Of course, the joy your children bring you far outweighs the costs but I think we'd all rest a little easier knowing we're keeping an eye on our spending! Fortunately, there are lots of easy ways to bring these costs down - and we've teamed up with NatWest to give you some helpful tips on cutting the costs of raising kids.
1. Set your budget
NatWest has a calculator which is really helpful here. It starts with the average cost of everything a typical family spends on a child - broken down into different age groups. It shows you the budget you'll need for your child at these ages. Then it lets you tinker with the costs. So, for example, by far the biggest cost for a baby's first year is childcare, with a national average cost of £8,139.69. However, if you can come up with ways of cutting that cost, you can re-set your calculator and see how much you need to save. Whatever stage you are at, it's worth trying the calculator, seeing whether you have room in your household budget for the typical outlay, and then working out the costs you can cut to make the finances work.The Natwest Budget calculator can also help you work out your monthly budget.
The cost of childcare is a major chunk of the budget until the child hits the age of 13. However, you can take a slice off this total by getting at least some of this care tax-free. At the moment this is done through a voucher system - which your employer provides out of your income before tax (which is therefore tax-free). There's a limit to how much you can get, but you could save £1,195 a year using the scheme. The programme is set to change in 2015, but will still be designed to save you tax on your childcare.
3. Get your childcare entirely free
Unless you're on an enormous salary, you have to be creative about childcare if you're going to make ends meet. Most families will need to turn to grandparents in the early years for some help - some people will rely on them for one or two days of childcare a week. You can also talk to your other half about shift patterns, and whether you can arrange to work on different days to one another so you don't need care. Some parents with young children will even team up, and take it in turns to look after each other's children on alternate days. These sorts of things can be complex to arrange, and difficult to ask for, but can leave parents paying for little or no childcare.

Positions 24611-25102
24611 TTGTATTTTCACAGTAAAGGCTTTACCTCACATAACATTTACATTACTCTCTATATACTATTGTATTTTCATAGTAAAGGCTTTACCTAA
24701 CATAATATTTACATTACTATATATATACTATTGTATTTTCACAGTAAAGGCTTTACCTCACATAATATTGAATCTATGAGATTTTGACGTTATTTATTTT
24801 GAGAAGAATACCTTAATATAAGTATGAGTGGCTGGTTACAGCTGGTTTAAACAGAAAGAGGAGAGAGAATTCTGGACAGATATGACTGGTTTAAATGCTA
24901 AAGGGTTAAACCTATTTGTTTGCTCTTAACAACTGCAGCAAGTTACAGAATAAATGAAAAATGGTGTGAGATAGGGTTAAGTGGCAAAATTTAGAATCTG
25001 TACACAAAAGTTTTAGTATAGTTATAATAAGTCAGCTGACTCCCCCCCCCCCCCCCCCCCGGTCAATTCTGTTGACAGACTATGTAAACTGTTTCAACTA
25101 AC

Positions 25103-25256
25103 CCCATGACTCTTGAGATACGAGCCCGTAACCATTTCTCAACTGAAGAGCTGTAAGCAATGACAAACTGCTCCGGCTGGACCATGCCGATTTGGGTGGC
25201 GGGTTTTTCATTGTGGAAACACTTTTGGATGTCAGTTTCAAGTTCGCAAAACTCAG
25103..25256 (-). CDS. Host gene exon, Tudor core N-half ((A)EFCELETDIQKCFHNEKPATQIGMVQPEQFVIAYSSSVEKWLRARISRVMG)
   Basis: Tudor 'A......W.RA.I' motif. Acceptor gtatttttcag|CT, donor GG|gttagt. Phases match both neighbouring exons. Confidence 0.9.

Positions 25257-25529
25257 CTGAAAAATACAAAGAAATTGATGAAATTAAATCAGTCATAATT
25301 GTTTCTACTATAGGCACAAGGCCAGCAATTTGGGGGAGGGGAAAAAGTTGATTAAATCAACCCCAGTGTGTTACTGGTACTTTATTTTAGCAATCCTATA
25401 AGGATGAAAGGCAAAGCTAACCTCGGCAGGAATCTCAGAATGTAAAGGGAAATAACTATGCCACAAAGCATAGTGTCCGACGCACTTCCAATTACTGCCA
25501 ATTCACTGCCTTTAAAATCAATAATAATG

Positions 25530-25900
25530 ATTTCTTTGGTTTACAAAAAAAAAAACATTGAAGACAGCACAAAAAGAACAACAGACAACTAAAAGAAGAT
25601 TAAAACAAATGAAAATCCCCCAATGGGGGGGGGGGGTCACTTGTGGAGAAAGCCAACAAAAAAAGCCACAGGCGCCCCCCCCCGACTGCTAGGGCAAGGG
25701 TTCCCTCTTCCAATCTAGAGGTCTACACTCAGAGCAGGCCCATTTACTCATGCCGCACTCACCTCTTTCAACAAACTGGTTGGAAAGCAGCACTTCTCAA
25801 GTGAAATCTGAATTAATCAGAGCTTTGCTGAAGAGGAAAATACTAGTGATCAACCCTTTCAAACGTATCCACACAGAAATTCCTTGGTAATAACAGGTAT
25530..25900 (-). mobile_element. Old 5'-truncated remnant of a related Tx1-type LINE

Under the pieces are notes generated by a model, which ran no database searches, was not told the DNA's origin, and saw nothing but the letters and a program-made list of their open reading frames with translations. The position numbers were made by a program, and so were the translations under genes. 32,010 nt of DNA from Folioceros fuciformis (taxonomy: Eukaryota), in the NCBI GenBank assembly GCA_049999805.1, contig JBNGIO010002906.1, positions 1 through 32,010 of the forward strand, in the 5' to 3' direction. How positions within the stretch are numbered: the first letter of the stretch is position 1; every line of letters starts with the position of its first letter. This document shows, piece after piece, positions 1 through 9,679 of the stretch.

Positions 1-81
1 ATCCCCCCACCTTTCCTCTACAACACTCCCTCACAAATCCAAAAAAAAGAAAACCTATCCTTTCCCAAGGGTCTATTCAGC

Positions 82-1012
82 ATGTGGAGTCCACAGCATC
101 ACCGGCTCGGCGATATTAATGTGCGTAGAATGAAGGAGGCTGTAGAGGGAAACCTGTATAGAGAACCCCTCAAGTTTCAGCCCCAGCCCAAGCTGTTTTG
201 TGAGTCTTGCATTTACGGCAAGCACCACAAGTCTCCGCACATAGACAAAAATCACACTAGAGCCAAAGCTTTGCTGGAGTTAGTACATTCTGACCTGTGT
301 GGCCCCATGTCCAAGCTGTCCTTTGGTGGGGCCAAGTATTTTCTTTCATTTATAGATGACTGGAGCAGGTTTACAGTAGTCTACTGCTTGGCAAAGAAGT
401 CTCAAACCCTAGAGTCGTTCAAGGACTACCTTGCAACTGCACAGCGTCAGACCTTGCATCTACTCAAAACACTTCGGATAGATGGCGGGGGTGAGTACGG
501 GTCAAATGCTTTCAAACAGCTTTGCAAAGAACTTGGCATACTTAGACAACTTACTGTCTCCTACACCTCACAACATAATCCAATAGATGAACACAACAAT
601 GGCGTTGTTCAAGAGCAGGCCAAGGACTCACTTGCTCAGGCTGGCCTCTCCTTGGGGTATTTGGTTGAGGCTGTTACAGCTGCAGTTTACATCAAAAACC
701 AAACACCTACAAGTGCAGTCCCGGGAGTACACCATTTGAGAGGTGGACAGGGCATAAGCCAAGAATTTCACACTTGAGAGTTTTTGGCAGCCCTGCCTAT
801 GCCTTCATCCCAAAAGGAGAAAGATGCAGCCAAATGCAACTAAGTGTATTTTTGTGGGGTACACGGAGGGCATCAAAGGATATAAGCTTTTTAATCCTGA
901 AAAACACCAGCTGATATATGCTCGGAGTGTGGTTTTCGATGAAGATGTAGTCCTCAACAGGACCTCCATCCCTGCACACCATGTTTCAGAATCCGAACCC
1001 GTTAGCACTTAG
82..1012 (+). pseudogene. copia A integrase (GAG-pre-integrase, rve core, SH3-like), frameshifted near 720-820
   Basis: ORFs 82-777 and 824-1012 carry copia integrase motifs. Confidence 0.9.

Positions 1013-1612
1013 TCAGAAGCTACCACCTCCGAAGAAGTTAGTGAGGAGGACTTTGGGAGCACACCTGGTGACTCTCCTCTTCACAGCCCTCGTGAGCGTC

4. Fight the baby peer pressure
When you're in the baby zone you'll find yourself bombarded with adverts for things you never knew existed - from top-and-tail baby baths to change tables, swings and bouncers. At this stage it's vital to talk to parents about what they really needed, and cut out hundreds of pounds of wasted spending.
5. Never buy new
Apparently we spend £800 on clothes for the first year of our child's life. After that the costs continue to rocket, so between the ages of 4 and 12 we spend £8,640 on clothes. There's a simple way to cut this cost dramatically. Once they hit their teenage years they may get more picky, but at least until then you should never have to buy any new clothes. Try nearly-new sales, eBay, or even talking to friends with slightly older children about what they do when they've grown out of something. Hand-me-downs are an essential part of childhood. The same goes for large toys like bikes - which cost hundreds of pounds new and the kids grow out of in a matter of months.
6. Say no